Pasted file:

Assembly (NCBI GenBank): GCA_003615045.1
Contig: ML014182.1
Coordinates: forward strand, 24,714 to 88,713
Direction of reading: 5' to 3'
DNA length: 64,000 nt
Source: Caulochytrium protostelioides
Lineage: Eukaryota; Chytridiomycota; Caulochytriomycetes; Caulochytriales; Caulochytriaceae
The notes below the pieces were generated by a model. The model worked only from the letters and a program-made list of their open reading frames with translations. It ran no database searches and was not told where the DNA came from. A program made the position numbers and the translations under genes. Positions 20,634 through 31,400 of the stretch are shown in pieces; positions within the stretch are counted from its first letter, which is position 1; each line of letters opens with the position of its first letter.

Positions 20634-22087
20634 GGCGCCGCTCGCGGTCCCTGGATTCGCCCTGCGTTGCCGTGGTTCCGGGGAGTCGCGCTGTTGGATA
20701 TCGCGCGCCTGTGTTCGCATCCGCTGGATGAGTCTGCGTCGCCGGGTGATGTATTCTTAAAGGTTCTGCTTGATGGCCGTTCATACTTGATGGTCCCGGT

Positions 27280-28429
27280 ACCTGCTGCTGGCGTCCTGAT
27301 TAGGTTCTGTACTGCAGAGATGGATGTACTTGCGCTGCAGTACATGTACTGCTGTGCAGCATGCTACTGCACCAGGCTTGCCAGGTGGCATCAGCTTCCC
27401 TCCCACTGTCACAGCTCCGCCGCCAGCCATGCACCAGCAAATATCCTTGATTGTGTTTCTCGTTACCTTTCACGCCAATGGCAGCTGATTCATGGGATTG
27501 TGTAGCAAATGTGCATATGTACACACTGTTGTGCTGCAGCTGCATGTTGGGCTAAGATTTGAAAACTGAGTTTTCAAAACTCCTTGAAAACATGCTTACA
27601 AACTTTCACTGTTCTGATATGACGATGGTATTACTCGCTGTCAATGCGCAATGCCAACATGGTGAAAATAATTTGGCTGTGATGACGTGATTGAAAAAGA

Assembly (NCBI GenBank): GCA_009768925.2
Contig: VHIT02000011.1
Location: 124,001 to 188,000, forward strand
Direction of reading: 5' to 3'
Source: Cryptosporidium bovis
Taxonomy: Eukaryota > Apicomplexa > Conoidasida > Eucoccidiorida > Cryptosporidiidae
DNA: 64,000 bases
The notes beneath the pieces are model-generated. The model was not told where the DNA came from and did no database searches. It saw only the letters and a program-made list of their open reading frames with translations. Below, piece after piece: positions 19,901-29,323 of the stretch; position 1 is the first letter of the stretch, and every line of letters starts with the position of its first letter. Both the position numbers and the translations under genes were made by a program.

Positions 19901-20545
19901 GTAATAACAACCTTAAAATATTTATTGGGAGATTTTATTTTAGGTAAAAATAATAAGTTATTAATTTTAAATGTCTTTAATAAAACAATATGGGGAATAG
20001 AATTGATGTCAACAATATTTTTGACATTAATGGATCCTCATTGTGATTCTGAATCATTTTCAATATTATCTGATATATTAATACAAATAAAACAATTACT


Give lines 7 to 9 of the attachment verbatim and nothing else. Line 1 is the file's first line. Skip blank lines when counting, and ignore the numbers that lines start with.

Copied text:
Lineage: Eukaryota; Chytridiomycota; Caulochytriomycetes; Caulochytriales; Caulochytriaceae
The notes below the pieces were generated by a model. The model worked only from the letters and a program-made list of their open reading frames with translations. It ran no database searches and was not told where the DNA came from. A program made the position numbers and the translations under genes. Positions 20,634 through 31,400 of the stretch are shown in pieces; positions within the stretch are counted from its first letter, which is position 1; each line of letters opens with the position of its first letter.

Positions 20634-22087